The robot’s robust, utilitarian design perfectly complemented the environment in which the film would be shot: a harsh stretch of desert terrain in Namaqualand, South Africa, just 50 miles south of the Namibian border.
“The locations were fantastic, but they were in the middle of nowhere,” said Doy, recalling his first meeting in the desert with Paltrow and the film’s cinematographer, Giles Nuttgens. “I flew to Cape Town on the red-eye, then had a seven-hour drive up to Springbok, which is a very small mining town. All that for a one-hour meeting with Jake and the cinematographer, Giles Nuttgens. A couple of weeks later I flew down again, and stayed out there for eight weeks on the shoot.”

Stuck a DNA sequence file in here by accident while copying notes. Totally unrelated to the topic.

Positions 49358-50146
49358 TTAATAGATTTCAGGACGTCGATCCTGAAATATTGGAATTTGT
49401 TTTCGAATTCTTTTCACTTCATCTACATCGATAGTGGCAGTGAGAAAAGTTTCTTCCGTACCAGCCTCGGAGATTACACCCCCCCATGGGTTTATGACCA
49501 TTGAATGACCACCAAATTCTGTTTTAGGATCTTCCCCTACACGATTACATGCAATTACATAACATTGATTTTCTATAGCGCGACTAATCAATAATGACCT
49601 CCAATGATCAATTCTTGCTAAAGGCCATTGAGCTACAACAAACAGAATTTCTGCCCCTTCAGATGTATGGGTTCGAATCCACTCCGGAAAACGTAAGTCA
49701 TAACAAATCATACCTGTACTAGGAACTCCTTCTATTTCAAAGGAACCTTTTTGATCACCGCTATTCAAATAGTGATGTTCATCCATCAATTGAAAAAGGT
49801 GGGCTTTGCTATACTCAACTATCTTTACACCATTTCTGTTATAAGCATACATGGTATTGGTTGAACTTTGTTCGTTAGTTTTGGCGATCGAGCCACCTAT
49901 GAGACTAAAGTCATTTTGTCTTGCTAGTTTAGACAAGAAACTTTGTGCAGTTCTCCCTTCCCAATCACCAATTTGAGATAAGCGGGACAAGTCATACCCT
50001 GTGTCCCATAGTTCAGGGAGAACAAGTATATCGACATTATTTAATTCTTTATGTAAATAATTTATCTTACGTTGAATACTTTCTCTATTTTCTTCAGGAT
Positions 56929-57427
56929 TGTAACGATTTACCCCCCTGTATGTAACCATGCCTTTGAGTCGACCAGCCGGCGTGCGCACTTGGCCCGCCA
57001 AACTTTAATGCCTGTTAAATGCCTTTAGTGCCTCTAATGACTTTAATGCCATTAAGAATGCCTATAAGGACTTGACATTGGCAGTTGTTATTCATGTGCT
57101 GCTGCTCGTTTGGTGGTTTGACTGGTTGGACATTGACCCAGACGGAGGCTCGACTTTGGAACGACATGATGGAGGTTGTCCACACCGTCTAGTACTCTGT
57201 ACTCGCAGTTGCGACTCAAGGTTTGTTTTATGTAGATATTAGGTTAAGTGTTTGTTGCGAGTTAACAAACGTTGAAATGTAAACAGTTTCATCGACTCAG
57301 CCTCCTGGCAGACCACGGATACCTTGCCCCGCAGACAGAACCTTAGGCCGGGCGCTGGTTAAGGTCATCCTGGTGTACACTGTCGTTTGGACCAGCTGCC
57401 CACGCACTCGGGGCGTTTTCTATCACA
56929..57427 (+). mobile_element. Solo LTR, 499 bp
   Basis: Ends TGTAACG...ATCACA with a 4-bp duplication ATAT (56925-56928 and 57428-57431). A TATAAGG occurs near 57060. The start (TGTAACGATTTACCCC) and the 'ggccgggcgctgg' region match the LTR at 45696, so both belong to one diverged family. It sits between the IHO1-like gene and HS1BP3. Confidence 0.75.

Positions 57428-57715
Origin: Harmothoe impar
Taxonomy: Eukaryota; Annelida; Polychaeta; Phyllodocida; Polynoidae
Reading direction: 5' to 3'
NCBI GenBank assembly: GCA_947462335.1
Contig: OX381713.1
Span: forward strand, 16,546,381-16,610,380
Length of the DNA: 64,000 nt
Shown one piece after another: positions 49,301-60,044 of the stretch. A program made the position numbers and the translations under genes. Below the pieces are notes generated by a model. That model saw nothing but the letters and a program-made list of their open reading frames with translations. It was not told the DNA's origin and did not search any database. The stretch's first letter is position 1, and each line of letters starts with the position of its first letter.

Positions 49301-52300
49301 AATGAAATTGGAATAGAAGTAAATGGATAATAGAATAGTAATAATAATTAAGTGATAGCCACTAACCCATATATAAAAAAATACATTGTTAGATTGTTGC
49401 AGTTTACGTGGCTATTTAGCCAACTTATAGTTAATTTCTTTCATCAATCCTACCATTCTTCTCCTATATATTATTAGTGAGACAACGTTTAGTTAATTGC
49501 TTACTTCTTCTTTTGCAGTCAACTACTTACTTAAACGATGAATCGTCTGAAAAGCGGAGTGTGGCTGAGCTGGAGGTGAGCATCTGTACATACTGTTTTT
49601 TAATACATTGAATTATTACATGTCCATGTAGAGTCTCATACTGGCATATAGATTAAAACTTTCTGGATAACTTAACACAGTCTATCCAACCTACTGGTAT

A Simulit in the Desert
Also making the trip to Springbok was a set of full-scale Sims, each one over two metres long, constructed by Cosmesis. “We built a lightweight version that was hollow, and a fully functional version with hydraulic legs, lenses and functional lights operated by remote control,” revealed prosthetics, puppet and makeup effects designer, Clinton Aiden Smith. “The functional version was not used for walking, but only in scenes where the Simulit was stationary, or needed to stand up from a lying position ready for walking. We also had a version of the Sim that could be dented and take squibs for scenes where it was attacked.”
For scenes in which the Sim was required to walk, the lightweight version was used. Legless, it was supported and puppeteered by two performers, most frequently a pair of South African free runners hired for the task. Depending on how it was dressed, the mobile prop weighed in at anything from 23-55kg. “The weight was important, because the parkour performers needed to be able to operate and control its movement in very rocky terrain where temperatures could reach 110°.”